While cases grow, number of active cases remain steady

Created by Adam Strunk 

While the total number of test-confirmed COVID-19 cases does grow in Harvey County, known active cases (where a person is sick) have hovered in a range between one and three cases for the last seven weeks.

Using our own articles and county press releases, we graphed in the chart seen below the change in case numbers as well as the status of tested COVID-19 patients since our first confirmed case on March 26.

During this time period, the state and county limited crowds and closed schools and many businesses to prevent the spread of the disease. Residents were encouraged to stay home and stay away from others outside their specific family unit. Starting May 3, restrictions on businesses and other services have gradually relaxed. Residents continue to be encouraged to practice social distancing, good hygiene, wear masks in public, and not gather in groups larger than 10.

The graph does not provide a perfect, real-time snapshot of case statuses. Instead, it charts the information that was available on the status of patients for each specific date.

It should serve a visual summary of the total number of cases, recoveries, and deaths of Harvey County residents who tested positive for the disease.

It should be noted that the graph counts those who have tested positive for COVID-19 through a blood test or through a swab test as a COVID-19 case.

This is the same practice that Harvey County is taking. Previous positive swab tests were labeled as a presumptive positive case and positive blood tests as probable cases.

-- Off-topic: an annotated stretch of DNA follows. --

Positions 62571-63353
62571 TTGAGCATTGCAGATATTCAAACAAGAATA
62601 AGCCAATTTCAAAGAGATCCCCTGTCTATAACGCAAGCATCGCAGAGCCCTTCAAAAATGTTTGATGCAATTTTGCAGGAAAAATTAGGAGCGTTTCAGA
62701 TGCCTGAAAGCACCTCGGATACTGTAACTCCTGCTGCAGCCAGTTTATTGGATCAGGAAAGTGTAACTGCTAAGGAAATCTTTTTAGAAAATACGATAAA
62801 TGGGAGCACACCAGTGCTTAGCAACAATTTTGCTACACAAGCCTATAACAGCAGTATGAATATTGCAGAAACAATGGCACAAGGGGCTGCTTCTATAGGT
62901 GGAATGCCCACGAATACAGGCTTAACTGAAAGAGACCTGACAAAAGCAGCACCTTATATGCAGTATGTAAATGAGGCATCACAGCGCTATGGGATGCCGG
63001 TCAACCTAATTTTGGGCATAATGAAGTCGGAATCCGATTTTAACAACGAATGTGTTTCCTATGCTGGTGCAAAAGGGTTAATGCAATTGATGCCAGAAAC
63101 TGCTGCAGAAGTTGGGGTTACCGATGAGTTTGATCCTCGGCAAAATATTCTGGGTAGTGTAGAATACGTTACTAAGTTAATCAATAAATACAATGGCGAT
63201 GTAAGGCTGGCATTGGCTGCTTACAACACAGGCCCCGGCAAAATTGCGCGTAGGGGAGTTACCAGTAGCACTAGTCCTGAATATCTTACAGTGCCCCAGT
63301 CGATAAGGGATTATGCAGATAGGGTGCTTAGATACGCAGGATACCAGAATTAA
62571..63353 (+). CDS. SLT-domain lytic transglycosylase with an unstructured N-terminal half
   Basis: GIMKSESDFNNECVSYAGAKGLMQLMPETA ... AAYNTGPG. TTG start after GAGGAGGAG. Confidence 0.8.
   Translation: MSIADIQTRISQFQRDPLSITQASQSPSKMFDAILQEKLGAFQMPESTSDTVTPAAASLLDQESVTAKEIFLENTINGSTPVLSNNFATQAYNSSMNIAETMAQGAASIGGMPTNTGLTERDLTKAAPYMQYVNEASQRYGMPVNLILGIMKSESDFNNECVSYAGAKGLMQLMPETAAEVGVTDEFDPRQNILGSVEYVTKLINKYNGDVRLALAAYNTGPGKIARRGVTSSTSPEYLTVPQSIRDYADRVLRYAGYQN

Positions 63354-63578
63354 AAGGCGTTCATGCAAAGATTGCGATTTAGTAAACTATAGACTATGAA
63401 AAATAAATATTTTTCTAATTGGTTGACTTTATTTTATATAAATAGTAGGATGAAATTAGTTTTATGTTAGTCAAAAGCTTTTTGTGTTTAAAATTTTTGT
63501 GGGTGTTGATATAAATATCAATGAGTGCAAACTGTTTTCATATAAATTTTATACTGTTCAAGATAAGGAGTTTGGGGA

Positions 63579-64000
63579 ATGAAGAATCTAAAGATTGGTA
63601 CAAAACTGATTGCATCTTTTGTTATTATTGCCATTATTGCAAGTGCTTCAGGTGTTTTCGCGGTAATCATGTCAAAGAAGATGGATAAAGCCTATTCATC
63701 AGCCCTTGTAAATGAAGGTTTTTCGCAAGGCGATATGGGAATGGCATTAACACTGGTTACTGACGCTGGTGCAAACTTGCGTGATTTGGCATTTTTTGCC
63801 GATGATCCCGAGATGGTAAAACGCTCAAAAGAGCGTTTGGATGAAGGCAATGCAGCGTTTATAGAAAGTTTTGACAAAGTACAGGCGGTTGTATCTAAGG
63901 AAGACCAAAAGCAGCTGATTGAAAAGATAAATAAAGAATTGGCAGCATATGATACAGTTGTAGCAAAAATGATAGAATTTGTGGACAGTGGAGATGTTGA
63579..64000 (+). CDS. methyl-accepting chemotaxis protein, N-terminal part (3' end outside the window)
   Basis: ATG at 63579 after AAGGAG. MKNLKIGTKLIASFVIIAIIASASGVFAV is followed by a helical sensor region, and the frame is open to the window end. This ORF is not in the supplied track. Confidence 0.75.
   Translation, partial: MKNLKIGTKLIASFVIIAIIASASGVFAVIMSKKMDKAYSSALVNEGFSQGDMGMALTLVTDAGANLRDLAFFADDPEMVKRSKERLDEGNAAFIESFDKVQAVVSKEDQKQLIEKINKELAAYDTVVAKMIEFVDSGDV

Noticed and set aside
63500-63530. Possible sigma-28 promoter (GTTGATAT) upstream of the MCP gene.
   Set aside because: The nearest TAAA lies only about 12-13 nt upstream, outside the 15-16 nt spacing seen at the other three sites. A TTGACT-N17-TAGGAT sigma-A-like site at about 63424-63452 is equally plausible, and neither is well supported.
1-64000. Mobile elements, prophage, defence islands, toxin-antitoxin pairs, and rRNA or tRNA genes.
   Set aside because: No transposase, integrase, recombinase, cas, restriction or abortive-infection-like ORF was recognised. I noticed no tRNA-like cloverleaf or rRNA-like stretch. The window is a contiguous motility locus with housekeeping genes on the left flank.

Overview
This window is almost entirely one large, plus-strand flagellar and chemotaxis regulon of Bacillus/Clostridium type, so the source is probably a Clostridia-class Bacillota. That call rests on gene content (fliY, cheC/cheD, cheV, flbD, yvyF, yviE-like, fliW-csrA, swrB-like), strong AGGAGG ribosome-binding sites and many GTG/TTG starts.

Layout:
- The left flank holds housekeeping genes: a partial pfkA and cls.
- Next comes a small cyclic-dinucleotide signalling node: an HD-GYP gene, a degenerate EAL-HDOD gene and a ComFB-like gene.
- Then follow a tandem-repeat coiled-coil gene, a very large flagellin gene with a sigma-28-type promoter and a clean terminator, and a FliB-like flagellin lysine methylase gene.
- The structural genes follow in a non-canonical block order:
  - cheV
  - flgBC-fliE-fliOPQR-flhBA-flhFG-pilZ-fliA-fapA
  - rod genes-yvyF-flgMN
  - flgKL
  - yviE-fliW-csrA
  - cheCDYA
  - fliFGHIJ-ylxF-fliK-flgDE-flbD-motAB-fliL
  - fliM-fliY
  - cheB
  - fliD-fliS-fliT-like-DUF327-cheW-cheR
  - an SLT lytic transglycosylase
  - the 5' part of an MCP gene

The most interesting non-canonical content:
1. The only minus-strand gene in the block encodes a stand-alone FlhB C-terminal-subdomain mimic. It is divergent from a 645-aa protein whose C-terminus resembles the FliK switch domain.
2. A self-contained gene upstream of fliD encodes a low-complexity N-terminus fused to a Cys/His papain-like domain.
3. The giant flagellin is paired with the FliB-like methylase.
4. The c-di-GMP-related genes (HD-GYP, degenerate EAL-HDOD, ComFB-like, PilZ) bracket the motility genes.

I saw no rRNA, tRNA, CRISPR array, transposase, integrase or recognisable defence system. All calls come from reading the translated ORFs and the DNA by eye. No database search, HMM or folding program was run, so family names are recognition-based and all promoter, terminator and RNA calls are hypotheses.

The chart, in providing patient statuses, also includes the number of Harvey County residents who have died after testing positive for the disease, either by blood test or nasal swab.

One death was from a person who tested positive for coronavirus antibodies through a blood test and had already died by the time the test results were disclosed.

The other death was from a person who tested positive for COVID-19 and was hospitalized. However, the county maintains that leukemia was defined as the person’s cause of death.

We will continue to chart the number of cases in the county like this in the future to provide increased perspective on a continually changing situation as the county moves to reopen businesses and other services.

The Harvey County Health Department continues to call on people to wear masks in public and practice social distancing and hand washing to avoid spreading the disease, especially as people return to public circulation.  In a press conference May 12, Health Department Director Lynnette Redington said the department continues to monitor local conditions in case cases spike with the gradual relaxation of the state’s past stay-at-home order.

As more testing supplies have become available, testing has increased in Harvey County during the last month, with COVID-19 tests conducted per week increasing from 17 four weeks ago to 142 last week. As of May 12, 411 tests for COVID-19 had been conducted in Harvey County.

On May 12, a drive-up screening center opened at Hesston Pharmacy in Hesston, providing free testing to anyone with a COVID-19 symptom. More widespread testing could lead to an increase in the number of confirmed cases in Harvey County.

Statewide, as of May 13, there were 7,468 confirmed cases, 704 hospitalizations, and 164 deaths.  So far, 50,160 tests administered in Kansas have come back as negative for COVID-19.


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